The Time of My Life
I always forget how much time color correction takes. Each scene always has it’s own set of color balancing challenges and it usually takes a while to establish the look. Once the look is established however, it’s pretty cut and paste in Davinci Resolve—the ass-kicking’est, free color correction program in the world. I’ll do a little more with visual examples in the next video update.
As with everything else in the show, since we do everything ourselves, the more that I tackle a particular discipline, the better my understanding of it is. I’d still be useless without the Resolve’s Power Grades. There are a series of presets that help me settle into certain pro “looks” that I can then tweak and make our own. If it was just me and the three color wheels, it wouldn’t look nearly as good. See episode 6 for a prime example of that.
My initial instinct with any new cool program is to push it as far as I can. That’s why episode 7 looks so extreme. Don’t get me wrong, I still think it looks awesome. But I had just laid hands on a powerful new set of tools and I went a little add-ons crazy. The main look in villain situations has a mild green cast in the shadows and I think that looks AMAZING! But for episode 8, I’ve dialed that look back a skosh. Added to that, we put the bad guys in a brighter section of the warehouse this time, so there are less shadows to be green in general. So it looks slightly de-saturated but not quite as manipulated. Pretty sweet.
For episode 7, I wanted all the stuff with our main characters to be bright and color saturated. But I got overly enchanted with a Power Grade that misted skin highlights. So hot spots had a misty blur slightly blowing them out in most shots. I think I was sucked in because of the rampant skin misting in Deathly Hallows: Part 2. I’ve pulled back on that too, adding to the series’ overall push toward a more realistic feel. More consequences for everything.
Suffice to say that before I dove into color correcting the episode this week we had dinner plans with friends (cancelled) and the only thing I haven’t pushed off of my free time schedule is our new gym regimen. Gotta get into shape for the last two episodes, you know.
But the sudden surge of time I’ve poured into color correction has me thinking about my new approach to content creation with episode 8. It seems like I’ve begun giving us a little more breathing room and stopped actively stacking the deck against us. That’s why this post is called The Time of My Life. I’m very literally thinking about the time of my life. At the end of the day, all folks like me really have to give is our time. We don’t have a bunch of money. We have a few resources available to us and we try to make the most of them. But what we really have to spend are hours and hours of dedicated focus and effort. So, that’s what we do. But it doesn’t have to be hard.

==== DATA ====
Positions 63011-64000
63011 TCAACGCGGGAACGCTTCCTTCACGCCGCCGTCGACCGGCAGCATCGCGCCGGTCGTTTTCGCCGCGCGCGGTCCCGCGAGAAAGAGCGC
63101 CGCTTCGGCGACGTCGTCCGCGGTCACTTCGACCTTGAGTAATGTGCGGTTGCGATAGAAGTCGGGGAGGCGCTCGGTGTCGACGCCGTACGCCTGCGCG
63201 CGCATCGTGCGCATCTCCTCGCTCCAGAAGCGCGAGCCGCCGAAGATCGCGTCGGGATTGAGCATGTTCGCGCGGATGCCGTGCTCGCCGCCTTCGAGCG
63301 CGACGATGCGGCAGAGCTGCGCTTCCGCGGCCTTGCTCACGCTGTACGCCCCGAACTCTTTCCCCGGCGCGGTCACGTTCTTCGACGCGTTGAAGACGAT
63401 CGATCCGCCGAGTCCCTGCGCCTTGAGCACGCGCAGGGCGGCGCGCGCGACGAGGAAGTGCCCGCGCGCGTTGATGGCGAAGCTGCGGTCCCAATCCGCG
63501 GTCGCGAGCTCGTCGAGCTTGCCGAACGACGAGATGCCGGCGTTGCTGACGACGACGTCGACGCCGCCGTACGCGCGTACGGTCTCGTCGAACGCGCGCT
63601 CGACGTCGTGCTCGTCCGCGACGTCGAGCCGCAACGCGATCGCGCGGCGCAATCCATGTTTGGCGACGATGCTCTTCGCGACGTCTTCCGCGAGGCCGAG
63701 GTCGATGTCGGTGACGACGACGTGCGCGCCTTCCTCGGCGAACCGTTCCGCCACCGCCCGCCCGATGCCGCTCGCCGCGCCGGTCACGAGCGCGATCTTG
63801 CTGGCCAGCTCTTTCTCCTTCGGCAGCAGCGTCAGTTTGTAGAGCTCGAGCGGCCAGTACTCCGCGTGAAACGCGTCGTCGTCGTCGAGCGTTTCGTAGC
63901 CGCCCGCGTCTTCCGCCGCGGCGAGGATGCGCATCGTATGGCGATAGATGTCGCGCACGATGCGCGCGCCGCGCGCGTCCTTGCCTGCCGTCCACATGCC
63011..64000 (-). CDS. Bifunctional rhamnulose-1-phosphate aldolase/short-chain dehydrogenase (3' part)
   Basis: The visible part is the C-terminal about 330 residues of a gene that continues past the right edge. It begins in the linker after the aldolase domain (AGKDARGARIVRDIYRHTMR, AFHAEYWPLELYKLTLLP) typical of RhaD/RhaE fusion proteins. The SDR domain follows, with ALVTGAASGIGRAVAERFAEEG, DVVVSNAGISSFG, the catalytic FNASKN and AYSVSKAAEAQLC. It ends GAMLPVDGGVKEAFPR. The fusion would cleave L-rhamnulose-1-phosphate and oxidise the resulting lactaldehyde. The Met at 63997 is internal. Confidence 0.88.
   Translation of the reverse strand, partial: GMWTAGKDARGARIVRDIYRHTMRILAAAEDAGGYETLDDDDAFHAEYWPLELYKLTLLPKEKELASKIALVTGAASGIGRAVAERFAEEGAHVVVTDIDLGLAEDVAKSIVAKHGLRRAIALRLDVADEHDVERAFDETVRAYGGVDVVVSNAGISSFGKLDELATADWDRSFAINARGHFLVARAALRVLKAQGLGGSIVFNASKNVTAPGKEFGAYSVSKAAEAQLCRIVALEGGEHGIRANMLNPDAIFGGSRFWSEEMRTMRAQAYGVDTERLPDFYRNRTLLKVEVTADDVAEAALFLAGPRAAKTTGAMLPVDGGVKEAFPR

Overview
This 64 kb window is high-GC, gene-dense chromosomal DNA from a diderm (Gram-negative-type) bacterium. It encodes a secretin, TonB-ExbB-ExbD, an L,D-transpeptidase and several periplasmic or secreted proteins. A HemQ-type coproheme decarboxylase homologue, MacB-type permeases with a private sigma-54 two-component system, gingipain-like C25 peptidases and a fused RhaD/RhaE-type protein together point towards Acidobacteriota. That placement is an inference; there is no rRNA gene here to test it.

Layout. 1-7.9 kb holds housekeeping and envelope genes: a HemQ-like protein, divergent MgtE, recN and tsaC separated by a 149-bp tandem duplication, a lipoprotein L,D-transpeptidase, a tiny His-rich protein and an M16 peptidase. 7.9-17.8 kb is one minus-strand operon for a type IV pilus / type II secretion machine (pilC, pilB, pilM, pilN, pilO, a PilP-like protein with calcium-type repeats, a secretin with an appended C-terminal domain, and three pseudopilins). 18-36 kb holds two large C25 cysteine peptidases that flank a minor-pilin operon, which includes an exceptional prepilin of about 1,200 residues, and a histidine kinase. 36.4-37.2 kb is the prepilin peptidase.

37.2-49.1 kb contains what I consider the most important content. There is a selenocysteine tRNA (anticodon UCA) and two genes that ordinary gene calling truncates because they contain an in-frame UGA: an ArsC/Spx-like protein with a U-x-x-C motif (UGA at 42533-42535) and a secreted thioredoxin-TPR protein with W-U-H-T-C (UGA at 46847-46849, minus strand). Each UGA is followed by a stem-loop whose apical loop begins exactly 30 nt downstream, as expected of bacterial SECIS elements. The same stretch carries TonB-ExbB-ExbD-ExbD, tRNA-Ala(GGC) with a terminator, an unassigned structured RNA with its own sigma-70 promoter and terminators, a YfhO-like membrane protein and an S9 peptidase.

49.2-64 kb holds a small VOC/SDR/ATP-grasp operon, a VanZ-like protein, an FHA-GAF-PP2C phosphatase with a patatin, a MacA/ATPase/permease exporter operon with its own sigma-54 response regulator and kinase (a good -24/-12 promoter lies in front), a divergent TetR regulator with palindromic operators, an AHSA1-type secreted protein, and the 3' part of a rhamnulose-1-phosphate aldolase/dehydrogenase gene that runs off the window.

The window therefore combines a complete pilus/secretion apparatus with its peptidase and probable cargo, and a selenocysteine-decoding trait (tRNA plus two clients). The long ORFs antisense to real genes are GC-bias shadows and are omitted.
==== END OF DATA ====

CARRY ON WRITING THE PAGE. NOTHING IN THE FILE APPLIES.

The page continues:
It’s particularly noticeable in our production schedule. Our first episode was shot in one weekend and an extra afternoon. We were moving like the dickens and essentially punishing ourselves for two days straight. Not fun. Even as I pushed our schedule to 11 day shoots spread over weekends and evenings, we kept the idea of a full, difficult, sleep-over weekend of location jumping and getting tons of pages, working laborious overtime hours (if there was such a thing as overtime in our world). Even on episode 7, when I finally started over estimating and adding safety days to the schedule, we had some unbelievably long days. One shoot night that ended at 3 a.m. had me practically limping to the car, throat raw, begging Eliza to stop at a gas station so I could get a Powerade and rehydrate. And that was a doggone three-day holiday weekend. Some vacation. The stuff we got was great, but why did I make it so hard?
Finally, on episode 8 I scheduled us for for 28 days. Mostly weeknights, so they were like 4 hour days, but quite a few weekends as well. This time, instead of 12 hour days on the weekends though, I scheduled them lighter. A lot of times people were getting home before 9. On weeknights, we’d usually wrap before 11 p.m. That’s with a set arrival time of 7 p.m. I even scheduled enough days that we axed three off of the schedule, shooting it in 25. If it were a real production (as in, full production days instead of nights and weekends), we could have done it in about 15. We had a couple of really rough nights—because they were unseasonably, logic-defyingly cold or bone chillingly windy—but our on-set experience was pretty smooth and more fun filled. More days, fewer hours is the way to go because we put a lot of time into this, and I’d rather we enjoyed it. That way, the time of our lives isn’t wasted feeling rushed and put-upon.
Well, that was a long blog post. Thanks for reading.